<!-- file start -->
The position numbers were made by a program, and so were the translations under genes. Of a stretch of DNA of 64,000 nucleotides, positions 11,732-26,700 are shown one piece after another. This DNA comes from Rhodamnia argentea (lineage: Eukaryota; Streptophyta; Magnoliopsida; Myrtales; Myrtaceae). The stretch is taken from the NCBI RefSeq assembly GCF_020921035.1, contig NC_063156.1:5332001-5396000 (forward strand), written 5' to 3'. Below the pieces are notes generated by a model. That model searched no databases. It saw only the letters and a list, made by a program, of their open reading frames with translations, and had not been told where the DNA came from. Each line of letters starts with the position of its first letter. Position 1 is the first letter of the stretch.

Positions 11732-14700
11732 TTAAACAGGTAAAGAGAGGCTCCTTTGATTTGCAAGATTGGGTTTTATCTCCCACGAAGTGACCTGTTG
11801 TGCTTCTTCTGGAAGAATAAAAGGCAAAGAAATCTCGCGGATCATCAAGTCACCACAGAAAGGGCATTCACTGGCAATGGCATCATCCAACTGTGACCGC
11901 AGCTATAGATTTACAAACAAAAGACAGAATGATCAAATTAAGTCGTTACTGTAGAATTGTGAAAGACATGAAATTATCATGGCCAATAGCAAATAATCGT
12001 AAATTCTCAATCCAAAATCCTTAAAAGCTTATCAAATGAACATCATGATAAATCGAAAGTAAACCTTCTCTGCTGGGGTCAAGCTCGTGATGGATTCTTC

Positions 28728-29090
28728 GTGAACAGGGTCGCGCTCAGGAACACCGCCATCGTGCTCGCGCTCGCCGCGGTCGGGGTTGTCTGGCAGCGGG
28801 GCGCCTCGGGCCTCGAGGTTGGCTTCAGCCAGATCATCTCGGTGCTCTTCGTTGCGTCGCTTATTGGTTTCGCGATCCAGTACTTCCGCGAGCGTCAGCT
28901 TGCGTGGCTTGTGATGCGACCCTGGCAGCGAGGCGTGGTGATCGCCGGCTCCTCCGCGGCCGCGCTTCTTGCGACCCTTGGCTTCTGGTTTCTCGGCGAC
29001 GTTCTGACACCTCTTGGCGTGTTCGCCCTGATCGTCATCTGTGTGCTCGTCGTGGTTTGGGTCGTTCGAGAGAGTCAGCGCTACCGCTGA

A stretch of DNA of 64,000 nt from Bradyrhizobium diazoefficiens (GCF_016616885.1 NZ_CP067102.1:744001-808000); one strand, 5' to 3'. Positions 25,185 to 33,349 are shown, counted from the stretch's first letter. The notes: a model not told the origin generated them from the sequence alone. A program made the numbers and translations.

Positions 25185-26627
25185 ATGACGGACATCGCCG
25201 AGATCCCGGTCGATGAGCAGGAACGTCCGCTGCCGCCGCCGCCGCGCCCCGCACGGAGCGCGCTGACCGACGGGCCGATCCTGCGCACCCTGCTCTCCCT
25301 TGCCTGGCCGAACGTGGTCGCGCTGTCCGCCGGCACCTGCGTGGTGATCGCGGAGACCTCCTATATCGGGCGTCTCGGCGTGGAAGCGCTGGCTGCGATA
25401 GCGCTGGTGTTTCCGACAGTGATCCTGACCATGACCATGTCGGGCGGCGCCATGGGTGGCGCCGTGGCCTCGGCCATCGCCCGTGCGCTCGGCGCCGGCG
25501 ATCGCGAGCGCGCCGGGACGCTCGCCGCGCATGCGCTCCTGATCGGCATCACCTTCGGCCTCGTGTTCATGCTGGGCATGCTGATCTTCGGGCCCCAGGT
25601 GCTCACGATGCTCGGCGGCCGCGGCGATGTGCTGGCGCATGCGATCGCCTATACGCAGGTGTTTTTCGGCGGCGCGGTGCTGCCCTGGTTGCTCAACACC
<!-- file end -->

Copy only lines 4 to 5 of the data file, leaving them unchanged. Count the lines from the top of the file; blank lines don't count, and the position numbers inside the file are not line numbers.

11801 TGCTTCTTCTGGAAGAATAAAAGGCAAAGAAATCTCGCGGATCATCAAGTCACCACAGAAAGGGCATTCACTGGCAATGGCATCATCCAACTGTGACCGC
11901 AGCTATAGATTTACAAACAAAAGACAGAATGATCAAATTAAGTCGTTACTGTAGAATTGTGAAAGACATGAAATTATCATGGCCAATAGCAAATAATCGT